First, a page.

Currently, China's growth has also slowed down considerably, as it tries to shift from an export-led economy to a service-oriented one. This has, in turn, dampened the demand for products produced by the firms that used to make a beeline to list on the SGX.
The changing demographic profile of investors in Singapore has also dealt the SGX a blow.
As the population ages, the average investor becomes more risk-averse and tends to trade less. He also goes for investments - such as bonds - that offer him a steady stream of income as he squirrels away savings for his retirement and his children's college education.
A market strategist said: "You must seriously ask what investors want and whether the products now available on the SGX meet their demand." He noted that until oil services firm Swiber's collapse in July, high-yield bonds and perpetual securities (perps) had been the toast of retail investors. Water treatment specialist Hyflux, for instance, was able to raise $500 million selling perps - a bond-like instrument - in May. The market strategist asked: "Could Hyflux have raised the same sum selling shares, considering its market capitalisation was only $440 million when it issued the perps?"
For the Singapore investor, what matters is that an investment must be relatively risk-free with a good dividend payout. Merely drawing more IPOs to make the number may not necessarily result in a much more vibrant stock market.
As it turns out, out of the 15 new listings so far this year, the big selling point for the two largest - Manulife US Reit and Frasers Logistics & Industrial Trust, raising US$519 million (S$723 million) and $903 million, respectively - was their attractive dividend yield.
Also, relying on retail investors and algos to stir up interest even in a market as small as Singapore's may not be sufficient. In major markets such as London and New York, institutional investors account for as much as half of the trades on a given day. Many of them are pension funds which provide a bedrock of support for their domestic markets through regular stock purchases.
In Japan, the central bank goes one step further, by pledging to plough 6 trillion yen (S$80.5 billion) a year into funds tracking widely watched market indicators such as the Nikkei 225 index and Topix, whose component stocks are among the largest Japanese firms.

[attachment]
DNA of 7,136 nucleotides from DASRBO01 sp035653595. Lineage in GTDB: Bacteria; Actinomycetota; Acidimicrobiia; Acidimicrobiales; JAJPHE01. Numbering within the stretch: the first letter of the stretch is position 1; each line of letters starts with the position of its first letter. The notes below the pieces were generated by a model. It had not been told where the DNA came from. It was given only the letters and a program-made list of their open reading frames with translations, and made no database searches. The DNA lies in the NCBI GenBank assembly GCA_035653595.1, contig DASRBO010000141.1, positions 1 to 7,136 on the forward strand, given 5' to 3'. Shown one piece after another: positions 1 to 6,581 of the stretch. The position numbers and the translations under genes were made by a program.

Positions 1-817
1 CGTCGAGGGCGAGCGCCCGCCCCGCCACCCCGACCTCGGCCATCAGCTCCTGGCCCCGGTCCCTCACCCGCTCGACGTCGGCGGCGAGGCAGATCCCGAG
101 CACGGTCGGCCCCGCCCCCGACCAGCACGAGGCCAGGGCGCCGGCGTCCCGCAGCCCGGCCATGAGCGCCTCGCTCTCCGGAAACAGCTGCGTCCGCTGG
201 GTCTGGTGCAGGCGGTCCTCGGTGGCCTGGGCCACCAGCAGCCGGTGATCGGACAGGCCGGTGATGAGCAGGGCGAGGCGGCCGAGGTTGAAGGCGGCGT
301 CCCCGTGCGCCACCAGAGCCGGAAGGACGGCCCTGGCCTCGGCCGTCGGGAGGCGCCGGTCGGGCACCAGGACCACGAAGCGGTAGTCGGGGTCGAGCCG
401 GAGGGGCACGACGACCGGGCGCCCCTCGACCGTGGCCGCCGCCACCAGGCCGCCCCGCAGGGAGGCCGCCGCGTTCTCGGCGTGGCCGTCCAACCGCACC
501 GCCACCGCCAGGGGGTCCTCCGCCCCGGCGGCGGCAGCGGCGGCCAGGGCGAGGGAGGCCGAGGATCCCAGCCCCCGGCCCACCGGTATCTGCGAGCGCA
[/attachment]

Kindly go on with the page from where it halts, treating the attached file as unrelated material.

Seen in this light, the suggestion last year by the Singapore Business Federation for Central Provident Fund (CPF) monies to be invested in the stock market makes very good sense. This would send strong signals about our market to other investment professionals, it argued.
But it is a strategy that may be opposed by CPF members who are reluctant to take any risks on their hard-earned retirement nest egg.
Now, CPF monies are pooled with Singapore's other reserves and managed by GIC. But unlike other markets, Singapore goes against the grain by specifically stating as a policy that the funds managed by GIC must be invested overseas.
In Deutsche Bank's report on the SGX's latest quarterly results, the bourse operator is described as "being powerless against weak market forces". While the German lender lauded SGX chief executive Loh Boon Chye's efforts to control costs, it said the "lack of revenue opportunities is difficult to ignore".
But then the SGX has confronted even graver crises in the past - such as the shutdown in 1998 of the Clob market which traded Malaysian counters - and come out stronger.
No doubt it is now also facing big challenges in finding new ways to draw back the investing crowd. But I have no doubt that it will persevere and succeed. That must be the fervent hope of remisiers sitting out the trading drought.
A version of this article appeared in the print edition of The Straits Times on October 24, 2016, with the headline 'SGX, where have all the investors gone?'. Print Edition | Subscribe